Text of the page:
Research into the efficacy of the New Zealand Archaeological Association Site Recording Scheme and the integration of archaeologists' knowledge into planning processes - with reference to the Kaikoura District and the typological debate
Marsh, Rebecca Anne
This research project has examined three aspects of archaeological resource management in New Zealand. The New Zealand Archaeological Association Site Recording Scheme is the national database for archaeological site information, and is often utilised by planning officers in the creation of district plans. Using a selection of sites from the Kaikoura District, an archaeological field survey and assessment was conducted in June 2005. The resulting data was used to facilitate an analysis of the accuracy of the data contained within the site record files. The Kaikoura District was chosen for analysis due to the convenience of a wide range of sites within a contained area, and due to a request on part of the local iwi, District Council officers for assistance in the upgrading of their provisions for the protection of archaeological sites. An analysis was done on the Kaikoura District Plan, currently still in the proposal stage. Global Positioning Systems (GPS) and Geographic Information Systems (GIS) are enjoying more prominence in archaeology as the technology becomes easier to use. To aid in the analysis of the Site Recording Scheme, each site was mapped with GPS and the information imported into a GIS program. This information was also incorporated into a discussion on the issue of typology, and the question of 'what is a site?'. These issues are relevant to both the Site Recording Scheme and the use of archaeologists' knowledge in planning processes. The findings of this research showed that the Kaikoura District Plan is strong on paper, but the fact that the archaeological information has been badly incorporated into the provisions means that protection will be lacking. Two problems arise with the Site Recording Scheme, the first is that many of the sites have only been recorded once, and this often in the 1960s when the scheme was first begun. The second problem relates to that of typology; because of the nature of archaeological sites, many require more than one type to fully describe what the site is. This poses problems for the integration of archaeologists' knowledge into the planning process, as planning officers and other stakeholders require more definite identification. Having two or more site types, combined with grid references that only indicate the presence of an archaeological site may lead to confusion which will make the protection of these features more difficult. It was suggested that in the future, a set procedure should be put in place to ensure continuity in the way in which grid references are created. Clearly, the Kaikoura District Plan would benefit most from a clearer understanding of the archaeological knowledge it employs, as well as an appreciation of the values of these archaeological sites. The question of typology will continue to be a problem, it will be most important for archaeologists and planners alike to make it clear what sort of typology they are following, and to outline their reasons for its use.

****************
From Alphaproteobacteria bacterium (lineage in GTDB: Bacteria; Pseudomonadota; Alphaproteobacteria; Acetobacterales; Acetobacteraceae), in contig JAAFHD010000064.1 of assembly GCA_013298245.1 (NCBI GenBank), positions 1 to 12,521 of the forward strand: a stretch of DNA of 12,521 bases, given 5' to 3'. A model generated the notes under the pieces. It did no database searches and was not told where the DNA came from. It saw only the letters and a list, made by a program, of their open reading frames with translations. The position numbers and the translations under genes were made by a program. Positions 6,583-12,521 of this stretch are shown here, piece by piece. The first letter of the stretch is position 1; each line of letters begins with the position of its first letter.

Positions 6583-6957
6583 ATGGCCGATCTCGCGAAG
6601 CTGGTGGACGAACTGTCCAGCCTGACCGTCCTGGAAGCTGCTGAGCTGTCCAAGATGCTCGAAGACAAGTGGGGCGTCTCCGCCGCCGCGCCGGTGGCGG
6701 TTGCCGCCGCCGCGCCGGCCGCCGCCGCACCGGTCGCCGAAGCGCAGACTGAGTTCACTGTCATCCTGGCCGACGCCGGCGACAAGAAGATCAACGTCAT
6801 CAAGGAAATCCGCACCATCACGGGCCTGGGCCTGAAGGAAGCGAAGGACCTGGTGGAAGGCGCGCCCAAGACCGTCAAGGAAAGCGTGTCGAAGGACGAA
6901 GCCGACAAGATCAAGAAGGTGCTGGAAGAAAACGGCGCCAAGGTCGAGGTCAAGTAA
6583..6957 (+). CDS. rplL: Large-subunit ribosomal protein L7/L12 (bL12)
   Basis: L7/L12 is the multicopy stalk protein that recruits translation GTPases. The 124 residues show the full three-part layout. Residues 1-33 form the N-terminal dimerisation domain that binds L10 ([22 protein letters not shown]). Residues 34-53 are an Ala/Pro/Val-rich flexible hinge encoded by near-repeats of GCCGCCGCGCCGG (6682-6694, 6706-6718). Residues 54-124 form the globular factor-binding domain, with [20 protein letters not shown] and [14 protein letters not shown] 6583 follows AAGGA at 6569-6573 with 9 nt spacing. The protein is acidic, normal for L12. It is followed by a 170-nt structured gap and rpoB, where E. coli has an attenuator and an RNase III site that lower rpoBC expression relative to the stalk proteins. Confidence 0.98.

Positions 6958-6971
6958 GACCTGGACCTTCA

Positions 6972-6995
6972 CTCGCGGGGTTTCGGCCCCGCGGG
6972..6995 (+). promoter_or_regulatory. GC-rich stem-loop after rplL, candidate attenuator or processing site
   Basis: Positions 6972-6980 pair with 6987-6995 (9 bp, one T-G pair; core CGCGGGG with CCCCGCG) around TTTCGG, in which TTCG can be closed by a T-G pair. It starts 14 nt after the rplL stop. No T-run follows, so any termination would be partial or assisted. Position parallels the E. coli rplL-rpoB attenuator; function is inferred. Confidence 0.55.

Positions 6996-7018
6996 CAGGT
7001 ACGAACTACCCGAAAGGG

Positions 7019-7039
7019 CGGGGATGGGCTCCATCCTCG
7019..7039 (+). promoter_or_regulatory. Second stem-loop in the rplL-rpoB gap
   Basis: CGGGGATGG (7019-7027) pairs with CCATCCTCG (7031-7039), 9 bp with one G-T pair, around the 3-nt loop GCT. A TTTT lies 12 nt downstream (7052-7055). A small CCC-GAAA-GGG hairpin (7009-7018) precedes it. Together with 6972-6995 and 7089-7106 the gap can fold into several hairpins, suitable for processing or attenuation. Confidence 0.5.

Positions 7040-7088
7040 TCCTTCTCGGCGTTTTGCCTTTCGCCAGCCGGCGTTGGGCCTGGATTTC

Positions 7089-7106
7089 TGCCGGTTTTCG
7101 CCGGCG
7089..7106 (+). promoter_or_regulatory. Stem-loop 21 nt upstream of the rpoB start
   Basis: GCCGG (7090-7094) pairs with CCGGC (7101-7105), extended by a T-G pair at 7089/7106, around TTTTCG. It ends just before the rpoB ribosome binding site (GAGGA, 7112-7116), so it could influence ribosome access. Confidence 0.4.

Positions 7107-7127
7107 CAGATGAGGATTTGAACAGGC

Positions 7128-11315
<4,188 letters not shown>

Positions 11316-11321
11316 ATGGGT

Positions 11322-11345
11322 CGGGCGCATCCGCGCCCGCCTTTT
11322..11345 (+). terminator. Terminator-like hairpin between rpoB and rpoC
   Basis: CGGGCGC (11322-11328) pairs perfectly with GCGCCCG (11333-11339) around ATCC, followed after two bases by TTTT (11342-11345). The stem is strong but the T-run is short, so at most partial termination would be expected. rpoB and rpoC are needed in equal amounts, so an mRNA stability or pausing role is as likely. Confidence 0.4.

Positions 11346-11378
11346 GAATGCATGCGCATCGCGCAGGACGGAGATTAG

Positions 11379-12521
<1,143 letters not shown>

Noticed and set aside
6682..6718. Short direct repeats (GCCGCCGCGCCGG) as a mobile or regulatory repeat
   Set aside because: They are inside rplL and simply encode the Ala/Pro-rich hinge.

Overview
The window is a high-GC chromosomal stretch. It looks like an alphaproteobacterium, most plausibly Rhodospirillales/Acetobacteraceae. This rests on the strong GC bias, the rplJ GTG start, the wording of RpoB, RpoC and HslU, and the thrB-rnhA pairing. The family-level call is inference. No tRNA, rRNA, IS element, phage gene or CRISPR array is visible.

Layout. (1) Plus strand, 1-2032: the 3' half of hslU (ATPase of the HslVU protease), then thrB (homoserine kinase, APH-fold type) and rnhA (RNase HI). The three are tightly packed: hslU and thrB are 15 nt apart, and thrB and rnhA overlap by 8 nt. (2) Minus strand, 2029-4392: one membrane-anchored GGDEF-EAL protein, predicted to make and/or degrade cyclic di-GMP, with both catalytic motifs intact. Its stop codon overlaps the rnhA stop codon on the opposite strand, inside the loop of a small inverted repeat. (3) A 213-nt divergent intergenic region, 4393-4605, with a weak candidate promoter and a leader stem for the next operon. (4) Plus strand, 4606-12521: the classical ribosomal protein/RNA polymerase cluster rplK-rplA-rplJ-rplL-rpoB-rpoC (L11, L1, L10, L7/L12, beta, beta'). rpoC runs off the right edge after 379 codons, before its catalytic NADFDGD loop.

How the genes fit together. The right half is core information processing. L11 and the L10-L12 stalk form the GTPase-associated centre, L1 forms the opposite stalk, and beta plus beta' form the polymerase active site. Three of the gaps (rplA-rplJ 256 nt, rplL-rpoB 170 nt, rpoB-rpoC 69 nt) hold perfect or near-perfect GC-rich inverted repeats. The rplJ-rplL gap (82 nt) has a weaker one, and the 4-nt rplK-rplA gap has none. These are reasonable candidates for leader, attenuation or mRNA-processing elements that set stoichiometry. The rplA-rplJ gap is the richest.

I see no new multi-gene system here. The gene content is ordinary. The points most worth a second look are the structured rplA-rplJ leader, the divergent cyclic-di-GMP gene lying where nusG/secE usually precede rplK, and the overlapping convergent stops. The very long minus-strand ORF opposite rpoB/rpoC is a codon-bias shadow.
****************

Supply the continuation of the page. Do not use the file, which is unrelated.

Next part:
Advisor: Barber, Ian
Degree Name: Master of Arts
Degree Discipline: Anthropology & Archaeology
Publisher: University of Otago
Research Type: Thesis